In prison, Malcolm learned about religious leader Elijah Muhammad, who taught that Islam had been the religion of African blacks before slavery and should be a source of pride for American blacks. Malcolm converted and changed his last name from Little, which he called his slave name, to X, which stood for his unknown African name.

In 1952, Malcolm X left prison and moved to Harlem in New York City, where he became a minister of Elijah Muhammad’s black militant organization Nation of Islam (NOI). He began recruiting, increasing NOI membership from 400 to 40,000 and establishing more than 100 mosques throughout the U.S.

But the Nation of Islam’s philosophy of self-defense was risky and brought it into conflict with police. In 1962, Los Angeles police officers stopped and searched NOI members delivering dry cleaning to a mosque. There was a struggle that ended in a police raid on the mosque, the shooting of seven NOI members, and death of NOI official Ronald Stokes.

Malcolm X wanted to work with other civil rights leaders to respond to the incident, but Elijah Muhammad vetoed the idea. The disagreement created a rift between them that only grew. In 1964, Malcolm X called Elijah Muhammad corrupt, left the Nation of Islam, and formed a rival group called the Organization of Afro-American Unity (OAAU).

That same year he made a pilgrimage to Mecca, Saudi Arabia, where other Muslim pilgrims changed his ideas about race. “They were of all colors, from blue-eyed blonds to black skinned Africans, but… displaying a spirit of unity and brotherhood that my experiences in America had led me to believe could never exist between the white and the non-white,” he wrote.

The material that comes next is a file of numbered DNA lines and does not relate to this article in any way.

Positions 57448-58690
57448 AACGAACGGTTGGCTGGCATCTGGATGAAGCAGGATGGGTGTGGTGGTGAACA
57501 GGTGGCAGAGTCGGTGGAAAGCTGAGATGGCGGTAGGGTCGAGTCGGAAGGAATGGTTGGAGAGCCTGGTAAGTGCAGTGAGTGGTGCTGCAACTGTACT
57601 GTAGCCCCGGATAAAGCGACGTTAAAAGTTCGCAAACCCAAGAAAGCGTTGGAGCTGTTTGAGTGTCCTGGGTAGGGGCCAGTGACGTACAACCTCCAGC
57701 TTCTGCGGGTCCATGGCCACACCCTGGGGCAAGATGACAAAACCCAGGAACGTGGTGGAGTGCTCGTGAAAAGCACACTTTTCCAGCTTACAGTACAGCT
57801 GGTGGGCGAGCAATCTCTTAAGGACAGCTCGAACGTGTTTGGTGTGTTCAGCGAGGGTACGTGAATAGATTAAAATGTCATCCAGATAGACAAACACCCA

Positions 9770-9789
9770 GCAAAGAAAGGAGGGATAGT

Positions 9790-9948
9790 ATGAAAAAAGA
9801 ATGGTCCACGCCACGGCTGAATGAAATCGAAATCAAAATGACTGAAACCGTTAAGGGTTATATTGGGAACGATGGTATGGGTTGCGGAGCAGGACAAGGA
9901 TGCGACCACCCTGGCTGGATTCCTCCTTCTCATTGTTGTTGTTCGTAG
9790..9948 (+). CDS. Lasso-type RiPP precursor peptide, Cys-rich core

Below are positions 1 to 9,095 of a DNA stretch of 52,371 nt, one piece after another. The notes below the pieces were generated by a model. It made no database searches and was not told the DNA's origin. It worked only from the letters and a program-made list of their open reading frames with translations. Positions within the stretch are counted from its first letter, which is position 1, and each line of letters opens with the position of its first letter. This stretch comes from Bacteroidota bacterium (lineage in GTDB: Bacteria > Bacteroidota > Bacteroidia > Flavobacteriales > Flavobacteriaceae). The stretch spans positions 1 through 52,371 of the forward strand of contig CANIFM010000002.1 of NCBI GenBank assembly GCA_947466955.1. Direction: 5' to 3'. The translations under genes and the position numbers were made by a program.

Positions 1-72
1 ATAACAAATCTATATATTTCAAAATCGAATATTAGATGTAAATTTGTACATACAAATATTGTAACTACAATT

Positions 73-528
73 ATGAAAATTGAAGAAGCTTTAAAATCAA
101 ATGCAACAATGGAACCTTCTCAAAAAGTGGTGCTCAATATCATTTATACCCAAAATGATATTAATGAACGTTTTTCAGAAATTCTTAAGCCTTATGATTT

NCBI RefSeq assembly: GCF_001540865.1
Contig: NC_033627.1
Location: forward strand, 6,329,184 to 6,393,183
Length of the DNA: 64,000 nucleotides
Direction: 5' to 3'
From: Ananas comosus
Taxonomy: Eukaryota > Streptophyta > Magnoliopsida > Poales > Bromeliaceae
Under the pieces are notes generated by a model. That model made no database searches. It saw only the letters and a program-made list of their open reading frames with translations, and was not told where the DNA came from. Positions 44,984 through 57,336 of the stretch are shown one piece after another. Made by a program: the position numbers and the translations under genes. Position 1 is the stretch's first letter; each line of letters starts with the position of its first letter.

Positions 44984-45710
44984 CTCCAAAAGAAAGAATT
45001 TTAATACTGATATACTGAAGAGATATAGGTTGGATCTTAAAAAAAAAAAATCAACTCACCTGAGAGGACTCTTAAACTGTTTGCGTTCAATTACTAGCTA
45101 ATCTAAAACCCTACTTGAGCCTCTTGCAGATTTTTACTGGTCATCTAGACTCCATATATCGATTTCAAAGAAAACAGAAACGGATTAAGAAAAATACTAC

But when he returned home, he was under attack from former NOI allies who now saw him as a traitor. His house was firebombed while he and his family slept. They barely managed to escape. On February 21, 1965, Malcolm X was speaking to a crowd of OAAU members when he was assassinated by gunmen with ties to the NOI.

Malcolm X was a controversial leader, but he left behind a legacy of pride. At a time when mainstream American culture lacked the perspective of those in the minority, he inspired not just black, but ultimately also Latino, Native American and Gay and Lesbian writers, artists and thinkers to enter the conversation and to each speak in his or her own voice.

5. Discuss

Use these discussion prompts for whole class, think-pair-share or small group discussions.

  • How were Malcolm X’s views similar to those of Martin Luther King, Jr.? How did they differ?
  • How did Malcolm X’s view of race relations change when he traveled to Mecca? How did people react to his changed views?
  • If Malcolm X were alive today, what political or social movements do you think he would be involved with? What methods do you think he’d use to fight for his cause?

6. Write

Students work with a partner or small group to create a brief timeline of key events in Malcolm X’s life. Students should use details from the video and slideshow to form responses.

7. Media Literacy

Students read this letter, then answer the questions below.

  • Primary Source Document Analysis:
    • Who is the author of this document?
    • What date was this document released?
    • What is the purpose of this document?
    • List three things the author said that you think are important.
    • Write a question to the author that is left unanswered by the document.

8. Closing Activity

Ask students the following question and have them share their thoughts on an exit ticket:

  •  What legacy did Malcolm X leave behind? How should he be remembered by young people today?